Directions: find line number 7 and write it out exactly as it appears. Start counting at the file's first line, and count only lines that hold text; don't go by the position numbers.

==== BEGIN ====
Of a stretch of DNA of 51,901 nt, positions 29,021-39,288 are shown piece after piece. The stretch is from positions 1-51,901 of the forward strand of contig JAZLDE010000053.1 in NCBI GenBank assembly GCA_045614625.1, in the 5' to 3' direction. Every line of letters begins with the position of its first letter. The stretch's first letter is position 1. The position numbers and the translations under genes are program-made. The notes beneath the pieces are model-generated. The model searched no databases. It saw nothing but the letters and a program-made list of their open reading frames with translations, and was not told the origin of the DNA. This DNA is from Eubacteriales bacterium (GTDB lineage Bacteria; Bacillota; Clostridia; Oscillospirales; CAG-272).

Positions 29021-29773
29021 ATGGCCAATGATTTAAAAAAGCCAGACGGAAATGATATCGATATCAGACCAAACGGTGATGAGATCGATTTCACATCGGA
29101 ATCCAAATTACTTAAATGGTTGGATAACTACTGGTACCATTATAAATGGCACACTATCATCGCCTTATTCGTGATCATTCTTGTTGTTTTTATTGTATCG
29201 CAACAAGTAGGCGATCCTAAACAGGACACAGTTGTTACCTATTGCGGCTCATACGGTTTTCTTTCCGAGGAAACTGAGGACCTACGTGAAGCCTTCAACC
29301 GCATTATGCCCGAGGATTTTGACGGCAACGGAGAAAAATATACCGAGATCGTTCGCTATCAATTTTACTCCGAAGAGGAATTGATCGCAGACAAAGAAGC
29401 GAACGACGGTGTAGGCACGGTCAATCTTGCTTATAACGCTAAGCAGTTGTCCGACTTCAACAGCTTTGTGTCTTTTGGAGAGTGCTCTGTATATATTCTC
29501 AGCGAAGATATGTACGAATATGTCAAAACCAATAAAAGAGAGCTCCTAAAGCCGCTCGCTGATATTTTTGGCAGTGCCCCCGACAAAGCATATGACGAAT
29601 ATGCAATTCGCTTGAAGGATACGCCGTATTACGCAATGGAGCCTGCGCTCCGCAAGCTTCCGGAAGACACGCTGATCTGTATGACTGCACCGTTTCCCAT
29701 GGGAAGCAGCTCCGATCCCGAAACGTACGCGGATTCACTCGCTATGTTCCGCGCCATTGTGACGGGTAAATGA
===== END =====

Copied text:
29401 GAACGACGGTGTAGGCACGGTCAATCTTGCTTATAACGCTAAGCAGTTGTCCGACTTCAACAGCTTTGTGTCTTTTGGAGAGTGCTCTGTATATATTCTC